House Bill 1133 grants new authority for the state fire marshal pertaining to enforcement and rulemaking authority related to amusement rides. The bill stipulates that after a hearing to determine availability in the admitted market, the fire marshal may determine that required insurance may be provided by the surplus lines insurers. This bill took effect on August 1, 2016.
In June 2016, the Maine Bureau of Insurance issued Bulletin 414, which superseded Bulletin 328 and outlines new restrictions for diligent effort requirements. The bulletin stipulates that a specific number of declinations does not necessarily constitute a fulfillment of the statutory diligent effort requirements.
House Bill 60 amends the surplus line agent licensing process to allow for electronic renewal of a license. Certificates of qualification for brokers now expire on the last day of the birth month of the licensee rather than on June 30 of the second year. This bill became effective on January 1, 2017.
House Bill 554 and Senate Bill 436 allow surplus lines insurers to provide non-renewable or extended short-term medical insurance with certain disclosures to the insured not to exceed six months. As part of the new law, short-term medical insurance policies issued by a nonadmitted insurance are limited to an eleven month period and does not allow the initial policy to be extended or renewed. Consistent with the general requirements for procuring surplus lines policies in Maryland, diligent effort and written notice to the insured must be followed; however, the law adds additional language to the required notice to insured when a nonadmitted insurer issues a short-term medical policy, including specific information regarding the Affordable Care Act and contact information for the Maryland Health Benefit Exchange. There are also specific limitations related to pre-existing conditions limitations. This bill took effect October 1, 2016.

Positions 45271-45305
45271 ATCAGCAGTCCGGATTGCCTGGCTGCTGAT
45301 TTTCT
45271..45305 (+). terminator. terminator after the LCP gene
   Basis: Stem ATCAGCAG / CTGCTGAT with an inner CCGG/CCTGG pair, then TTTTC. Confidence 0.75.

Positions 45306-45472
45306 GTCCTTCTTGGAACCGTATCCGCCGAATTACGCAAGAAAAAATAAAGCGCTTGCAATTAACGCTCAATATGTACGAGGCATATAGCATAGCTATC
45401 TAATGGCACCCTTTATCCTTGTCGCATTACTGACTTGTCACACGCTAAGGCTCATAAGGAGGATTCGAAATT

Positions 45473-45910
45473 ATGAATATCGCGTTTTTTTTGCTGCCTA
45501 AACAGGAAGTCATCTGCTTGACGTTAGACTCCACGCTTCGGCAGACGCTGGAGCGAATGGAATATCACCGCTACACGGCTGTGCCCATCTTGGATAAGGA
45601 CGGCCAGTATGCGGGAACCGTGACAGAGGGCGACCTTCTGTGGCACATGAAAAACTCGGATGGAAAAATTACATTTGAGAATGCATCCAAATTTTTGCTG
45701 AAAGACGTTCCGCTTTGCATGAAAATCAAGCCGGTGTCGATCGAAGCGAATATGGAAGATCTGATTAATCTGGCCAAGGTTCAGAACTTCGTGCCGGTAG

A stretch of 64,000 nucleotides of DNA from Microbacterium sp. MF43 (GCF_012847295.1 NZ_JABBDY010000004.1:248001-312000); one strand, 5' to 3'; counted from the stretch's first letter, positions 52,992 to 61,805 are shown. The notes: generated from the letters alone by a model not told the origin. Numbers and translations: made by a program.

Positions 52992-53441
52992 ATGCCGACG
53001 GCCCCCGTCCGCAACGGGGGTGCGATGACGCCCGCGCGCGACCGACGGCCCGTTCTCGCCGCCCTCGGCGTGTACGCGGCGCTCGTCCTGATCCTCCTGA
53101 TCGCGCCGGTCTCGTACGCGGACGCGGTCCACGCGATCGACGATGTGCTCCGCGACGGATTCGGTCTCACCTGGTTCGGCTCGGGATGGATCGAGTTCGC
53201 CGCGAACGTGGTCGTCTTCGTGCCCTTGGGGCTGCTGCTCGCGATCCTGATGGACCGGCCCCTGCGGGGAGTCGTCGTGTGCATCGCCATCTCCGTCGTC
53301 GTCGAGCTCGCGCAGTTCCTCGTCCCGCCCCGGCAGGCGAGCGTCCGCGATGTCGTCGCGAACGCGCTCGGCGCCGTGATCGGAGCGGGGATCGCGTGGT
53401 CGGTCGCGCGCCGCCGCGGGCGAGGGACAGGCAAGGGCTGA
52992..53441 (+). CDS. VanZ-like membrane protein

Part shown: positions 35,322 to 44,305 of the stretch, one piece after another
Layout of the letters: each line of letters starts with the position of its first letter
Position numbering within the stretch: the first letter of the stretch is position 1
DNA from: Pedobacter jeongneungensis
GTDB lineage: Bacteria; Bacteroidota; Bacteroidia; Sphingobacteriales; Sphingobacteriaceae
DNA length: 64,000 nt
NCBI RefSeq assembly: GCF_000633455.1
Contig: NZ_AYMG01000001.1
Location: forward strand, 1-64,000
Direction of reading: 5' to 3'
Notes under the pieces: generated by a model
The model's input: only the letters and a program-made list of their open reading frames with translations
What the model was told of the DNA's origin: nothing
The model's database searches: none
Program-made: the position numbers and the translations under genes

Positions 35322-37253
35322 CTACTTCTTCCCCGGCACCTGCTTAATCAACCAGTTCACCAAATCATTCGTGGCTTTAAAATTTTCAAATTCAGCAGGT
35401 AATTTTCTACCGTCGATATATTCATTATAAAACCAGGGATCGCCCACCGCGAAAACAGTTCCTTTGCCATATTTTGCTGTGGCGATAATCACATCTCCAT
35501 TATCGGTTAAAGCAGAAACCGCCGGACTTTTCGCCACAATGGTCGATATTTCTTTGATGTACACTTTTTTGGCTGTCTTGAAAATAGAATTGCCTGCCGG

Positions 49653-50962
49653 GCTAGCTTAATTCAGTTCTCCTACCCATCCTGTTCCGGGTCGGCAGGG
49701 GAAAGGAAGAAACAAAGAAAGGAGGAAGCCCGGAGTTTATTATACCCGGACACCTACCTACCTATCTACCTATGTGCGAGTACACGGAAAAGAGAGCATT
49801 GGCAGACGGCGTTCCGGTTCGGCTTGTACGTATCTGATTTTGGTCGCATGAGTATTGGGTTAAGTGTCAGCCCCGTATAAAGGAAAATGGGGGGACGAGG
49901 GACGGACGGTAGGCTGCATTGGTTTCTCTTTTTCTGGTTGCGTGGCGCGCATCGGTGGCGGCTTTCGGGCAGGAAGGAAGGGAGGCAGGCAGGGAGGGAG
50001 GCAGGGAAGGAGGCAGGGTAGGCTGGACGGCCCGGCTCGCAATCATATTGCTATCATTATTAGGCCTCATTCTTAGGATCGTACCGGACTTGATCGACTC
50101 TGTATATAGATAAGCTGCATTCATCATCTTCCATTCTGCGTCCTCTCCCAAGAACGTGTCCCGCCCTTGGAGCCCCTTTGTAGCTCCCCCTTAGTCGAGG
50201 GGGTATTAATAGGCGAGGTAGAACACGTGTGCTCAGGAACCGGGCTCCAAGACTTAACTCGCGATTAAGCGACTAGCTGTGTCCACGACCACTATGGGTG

In May 2016, the Michigan Department of Insurance and Financial Services issued Bulletin 2016-15-INS, which is intended to clarify the role of retail agents in the surplus lines transaction. The bulletin indicates that a surplus lines license is required as part of a surplus lines transaction, but it does not require the retail agent to hold the surplus lines license. The intent of this bulletin is to clarify that when working with a licensed surplus lines agent (wholesale broker or otherwise), a retail agent is not required to also hold a surplus lines license.
On January 19, 2016, the Surplus Lines Association of Minnesota approved a resolution and issued Bulletin 3 26 16 to reduce the stamping fee rate from .06% to .04% for all surplus lines transactions with an effective date on or after October 1, 2016.
Legislative Bill 837 eliminates the requirement to tax multistate risks at other states’ rates. Effective January 1, 2017, all surplus lines premium where Nebraska is the home state of the insured shall be taxed 100% at Nebraska’s rate of 3%. Although Nebraska did not participate in NIMA when it became operational, because it ultimately withdrew shortly after joining, it was one of five states that continued to tax multistate risks at multiple states’ rates, even though they retained 100% of the tax. This legislation also clarifies that taxes are only due on risks located within the U.S., and it revises the tax filing and payment dates to the first day of March, June, September, and December. This bill was enacted on April 7, 2016.
On June 10, 2016 the New York Department of Taxation and Finance issued two Advisory Opinions (TSB-A-16(4)C and TSB-A-16(5)C) that eligible surplus lines insurers are subject to franchise taxes on insurance companies and those taxes are not limited by NY Tax Law § 1505(a)(1). ELANY issued Bulletin No. 2016-17 noting that these opinions are consistent with previous opinions by this Department.